What is the Maximum Amount of Child Support That Can Be Ordered?
What are the Statutory Guidelines?
When the person being ordered to pay child support’s monthly resources are less than $8,550 a month there are presumptive amounts of child support set out in the family code and the court has the discretion to look at multiple factors in deciding how much child support should be paid. In general, the maximum amount in the code for someone making less than $8,550, without factoring in any special needs of the child or any of the other factors, is $1,710.
When the person being ordered to pay child support makes more than $8,550 the statute states that the court should presumptively apply the child support percentage amount to the amount that doesn’t exceed $8,550. Basically, it is presumed that you shouldn’t be paying more than $1,710 a month in child support for one child no matter how much money you make.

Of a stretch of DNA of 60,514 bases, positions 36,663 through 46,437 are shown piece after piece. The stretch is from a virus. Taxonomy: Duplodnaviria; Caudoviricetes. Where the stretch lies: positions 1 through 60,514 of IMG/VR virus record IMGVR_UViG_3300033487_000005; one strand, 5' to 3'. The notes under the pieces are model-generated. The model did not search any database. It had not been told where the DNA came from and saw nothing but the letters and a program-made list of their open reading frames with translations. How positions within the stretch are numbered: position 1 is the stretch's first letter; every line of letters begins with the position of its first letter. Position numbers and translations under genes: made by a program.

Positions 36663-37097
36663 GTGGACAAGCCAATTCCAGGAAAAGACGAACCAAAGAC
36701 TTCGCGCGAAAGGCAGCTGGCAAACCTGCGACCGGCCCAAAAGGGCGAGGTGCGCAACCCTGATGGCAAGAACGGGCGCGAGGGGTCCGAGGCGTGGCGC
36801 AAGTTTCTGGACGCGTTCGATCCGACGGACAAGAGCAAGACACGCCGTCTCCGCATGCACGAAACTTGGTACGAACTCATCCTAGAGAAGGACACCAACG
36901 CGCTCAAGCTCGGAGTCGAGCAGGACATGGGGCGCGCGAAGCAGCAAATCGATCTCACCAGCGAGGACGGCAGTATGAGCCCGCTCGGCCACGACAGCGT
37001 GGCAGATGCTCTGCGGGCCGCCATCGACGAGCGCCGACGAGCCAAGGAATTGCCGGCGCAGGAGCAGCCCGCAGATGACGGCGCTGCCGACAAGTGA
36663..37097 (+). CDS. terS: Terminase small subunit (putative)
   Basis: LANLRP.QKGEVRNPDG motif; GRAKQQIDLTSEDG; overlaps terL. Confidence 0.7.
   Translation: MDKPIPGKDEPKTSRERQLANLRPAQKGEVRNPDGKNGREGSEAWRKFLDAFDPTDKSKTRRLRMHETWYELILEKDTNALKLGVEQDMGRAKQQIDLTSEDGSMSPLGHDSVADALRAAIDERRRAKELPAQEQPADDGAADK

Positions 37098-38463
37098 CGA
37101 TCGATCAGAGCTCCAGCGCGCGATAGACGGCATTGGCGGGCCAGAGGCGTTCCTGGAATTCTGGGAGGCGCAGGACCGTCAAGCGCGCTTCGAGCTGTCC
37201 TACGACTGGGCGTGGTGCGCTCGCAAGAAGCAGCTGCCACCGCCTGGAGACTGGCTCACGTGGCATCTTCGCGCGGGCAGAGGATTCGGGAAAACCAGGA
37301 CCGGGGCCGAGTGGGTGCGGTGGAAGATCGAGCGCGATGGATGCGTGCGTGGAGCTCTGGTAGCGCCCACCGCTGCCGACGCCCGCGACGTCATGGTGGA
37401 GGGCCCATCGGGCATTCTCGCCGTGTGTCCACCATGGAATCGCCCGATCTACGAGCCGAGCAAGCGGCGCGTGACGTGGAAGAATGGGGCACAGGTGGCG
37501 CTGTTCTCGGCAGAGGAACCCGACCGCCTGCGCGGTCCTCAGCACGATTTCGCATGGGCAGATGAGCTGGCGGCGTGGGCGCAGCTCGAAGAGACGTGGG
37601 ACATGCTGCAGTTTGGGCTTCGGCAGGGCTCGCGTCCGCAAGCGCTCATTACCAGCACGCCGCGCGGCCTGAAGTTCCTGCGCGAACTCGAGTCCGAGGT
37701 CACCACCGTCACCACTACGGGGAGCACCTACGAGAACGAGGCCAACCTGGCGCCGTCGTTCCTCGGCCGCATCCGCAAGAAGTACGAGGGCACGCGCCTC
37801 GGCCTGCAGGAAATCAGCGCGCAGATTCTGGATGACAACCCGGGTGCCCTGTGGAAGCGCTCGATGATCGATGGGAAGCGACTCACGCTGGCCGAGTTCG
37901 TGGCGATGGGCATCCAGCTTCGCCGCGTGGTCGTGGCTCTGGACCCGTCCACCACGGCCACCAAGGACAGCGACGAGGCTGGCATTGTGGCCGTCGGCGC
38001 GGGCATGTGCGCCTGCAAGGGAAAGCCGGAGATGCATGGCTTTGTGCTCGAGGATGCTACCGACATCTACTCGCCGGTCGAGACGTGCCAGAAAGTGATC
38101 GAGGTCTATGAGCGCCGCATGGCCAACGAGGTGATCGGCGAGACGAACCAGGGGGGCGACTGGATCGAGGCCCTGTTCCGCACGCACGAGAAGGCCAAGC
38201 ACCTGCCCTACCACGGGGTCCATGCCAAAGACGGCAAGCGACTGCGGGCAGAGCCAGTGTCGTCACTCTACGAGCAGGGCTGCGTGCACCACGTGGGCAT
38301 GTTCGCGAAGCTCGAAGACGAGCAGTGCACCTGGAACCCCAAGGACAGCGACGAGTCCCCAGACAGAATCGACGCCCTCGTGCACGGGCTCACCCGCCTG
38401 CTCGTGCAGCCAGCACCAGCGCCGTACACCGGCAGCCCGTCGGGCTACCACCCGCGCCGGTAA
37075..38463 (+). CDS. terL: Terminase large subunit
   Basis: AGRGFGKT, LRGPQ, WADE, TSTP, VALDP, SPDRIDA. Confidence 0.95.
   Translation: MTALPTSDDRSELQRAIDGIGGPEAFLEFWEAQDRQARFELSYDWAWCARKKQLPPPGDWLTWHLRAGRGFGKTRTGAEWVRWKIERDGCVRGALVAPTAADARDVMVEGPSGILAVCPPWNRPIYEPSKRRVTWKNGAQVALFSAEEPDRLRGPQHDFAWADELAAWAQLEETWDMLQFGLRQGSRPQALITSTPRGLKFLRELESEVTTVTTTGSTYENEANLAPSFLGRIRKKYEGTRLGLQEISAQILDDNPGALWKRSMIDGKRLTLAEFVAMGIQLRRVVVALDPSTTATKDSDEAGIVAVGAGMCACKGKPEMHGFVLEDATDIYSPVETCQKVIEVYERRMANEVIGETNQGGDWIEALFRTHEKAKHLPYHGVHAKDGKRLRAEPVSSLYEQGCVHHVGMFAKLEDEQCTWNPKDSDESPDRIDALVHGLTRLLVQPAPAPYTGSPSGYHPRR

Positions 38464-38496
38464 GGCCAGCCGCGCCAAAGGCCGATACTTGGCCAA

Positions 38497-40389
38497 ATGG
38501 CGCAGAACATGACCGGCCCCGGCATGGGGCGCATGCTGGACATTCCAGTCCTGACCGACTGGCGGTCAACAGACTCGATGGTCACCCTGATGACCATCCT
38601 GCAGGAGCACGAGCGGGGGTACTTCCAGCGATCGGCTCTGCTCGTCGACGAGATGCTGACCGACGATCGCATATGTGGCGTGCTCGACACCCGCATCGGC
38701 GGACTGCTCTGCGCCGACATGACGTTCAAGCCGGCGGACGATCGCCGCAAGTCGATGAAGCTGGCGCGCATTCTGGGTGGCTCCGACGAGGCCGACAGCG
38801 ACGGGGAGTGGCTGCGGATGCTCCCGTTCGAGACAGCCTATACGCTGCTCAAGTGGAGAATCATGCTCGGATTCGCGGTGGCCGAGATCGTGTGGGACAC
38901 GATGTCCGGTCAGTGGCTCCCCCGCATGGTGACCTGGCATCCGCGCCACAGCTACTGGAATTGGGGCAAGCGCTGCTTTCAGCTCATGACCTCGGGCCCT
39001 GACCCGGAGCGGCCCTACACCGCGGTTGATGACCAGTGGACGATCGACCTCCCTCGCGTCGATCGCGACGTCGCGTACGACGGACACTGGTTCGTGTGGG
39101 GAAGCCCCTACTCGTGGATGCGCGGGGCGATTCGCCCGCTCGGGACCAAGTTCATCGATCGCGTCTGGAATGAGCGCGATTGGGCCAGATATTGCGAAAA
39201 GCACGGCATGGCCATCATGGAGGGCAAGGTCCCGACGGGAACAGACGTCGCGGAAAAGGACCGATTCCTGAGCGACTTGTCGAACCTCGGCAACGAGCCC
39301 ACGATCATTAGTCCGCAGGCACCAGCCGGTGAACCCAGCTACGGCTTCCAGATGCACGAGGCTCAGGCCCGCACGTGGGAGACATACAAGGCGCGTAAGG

However, the statute goes on to allow the court to take into account the income of the parties and the proven needs of the child to set an amount above the $1,710 a month but this amount is not supposed to be higher than the amount of the proven needs of the child. The court has discretion to allocate the amounts to be paid into the “proven needs” of the child to each party in the Child Support case as long as they don’t order more than 100% of the proven needs of the child to be paid.